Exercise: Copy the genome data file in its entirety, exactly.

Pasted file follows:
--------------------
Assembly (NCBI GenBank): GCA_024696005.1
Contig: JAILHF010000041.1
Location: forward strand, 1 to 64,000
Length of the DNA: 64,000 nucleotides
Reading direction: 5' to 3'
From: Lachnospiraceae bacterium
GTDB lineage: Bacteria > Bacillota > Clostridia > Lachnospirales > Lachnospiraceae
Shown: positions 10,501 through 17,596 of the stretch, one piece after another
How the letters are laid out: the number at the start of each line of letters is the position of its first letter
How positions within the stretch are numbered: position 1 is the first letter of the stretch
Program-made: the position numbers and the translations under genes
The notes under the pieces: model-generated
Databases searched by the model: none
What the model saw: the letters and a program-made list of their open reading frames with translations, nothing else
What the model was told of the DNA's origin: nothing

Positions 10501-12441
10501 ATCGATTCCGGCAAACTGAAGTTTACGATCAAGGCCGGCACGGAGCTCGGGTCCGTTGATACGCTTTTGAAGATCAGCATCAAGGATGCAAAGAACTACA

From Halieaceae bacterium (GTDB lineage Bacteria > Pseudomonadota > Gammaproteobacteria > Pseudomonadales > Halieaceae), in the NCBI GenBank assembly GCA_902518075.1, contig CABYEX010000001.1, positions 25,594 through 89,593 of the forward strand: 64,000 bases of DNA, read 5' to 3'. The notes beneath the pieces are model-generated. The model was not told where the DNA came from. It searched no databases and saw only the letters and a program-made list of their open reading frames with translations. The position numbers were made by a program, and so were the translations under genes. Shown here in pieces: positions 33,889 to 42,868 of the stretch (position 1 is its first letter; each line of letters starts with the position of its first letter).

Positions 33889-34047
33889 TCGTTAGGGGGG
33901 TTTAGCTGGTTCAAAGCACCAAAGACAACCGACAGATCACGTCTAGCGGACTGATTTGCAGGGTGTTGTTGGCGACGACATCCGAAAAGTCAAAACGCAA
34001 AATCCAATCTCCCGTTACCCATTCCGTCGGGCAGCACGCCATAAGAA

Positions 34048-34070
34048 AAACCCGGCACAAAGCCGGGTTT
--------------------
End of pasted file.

Assembly (NCBI GenBank): GCA_024696005.1
Contig: JAILHF010000041.1
Location: forward strand, 1 to 64,000
Length of the DNA: 64,000 nucleotides
Reading direction: 5' to 3'
From: Lachnospiraceae bacterium
GTDB lineage: Bacteria > Bacillota > Clostridia > Lachnospirales > Lachnospiraceae
Shown: positions 10,501 through 17,596 of the stretch, one piece after another
How the letters are laid out: the number at the start of each line of letters is the position of its first letter
How positions within the stretch are numbered: position 1 is the first letter of the stretch
Program-made: the position numbers and the translations under genes
The notes under the pieces: model-generated
Databases searched by the model: none
What the model saw: the letters and a program-made list of their open reading frames with translations, nothing else
What the model was told of the DNA's origin: nothing

Positions 10501-12441
10501 ATCGATTCCGGCAAACTGAAGTTTACGATCAAGGCCGGCACGGAGCTCGGGTCCGTTGATACGCTTTTGAAGATCAGCATCAAGGATGCAAAGAACTACA

From Halieaceae bacterium (GTDB lineage Bacteria > Pseudomonadota > Gammaproteobacteria > Pseudomonadales > Halieaceae), in the NCBI GenBank assembly GCA_902518075.1, contig CABYEX010000001.1, positions 25,594 through 89,593 of the forward strand: 64,000 bases of DNA, read 5' to 3'. The notes beneath the pieces are model-generated. The model was not told where the DNA came from. It searched no databases and saw only the letters and a program-made list of their open reading frames with translations. The position numbers were made by a program, and so were the translations under genes. Shown here in pieces: positions 33,889 to 42,868 of the stretch (position 1 is its first letter; each line of letters starts with the position of its first letter).

Positions 33889-34047
33889 TCGTTAGGGGGG
33901 TTTAGCTGGTTCAAAGCACCAAAGACAACCGACAGATCACGTCTAGCGGACTGATTTGCAGGGTGTTGTTGGCGACGACATCCGAAAAGTCAAAACGCAA
34001 AATCCAATCTCCCGTTACCCATTCCGTCGGGCAGCACGCCATAAGAA

Positions 34048-34070
34048 AAACCCGGCACAAAGCCGGGTTT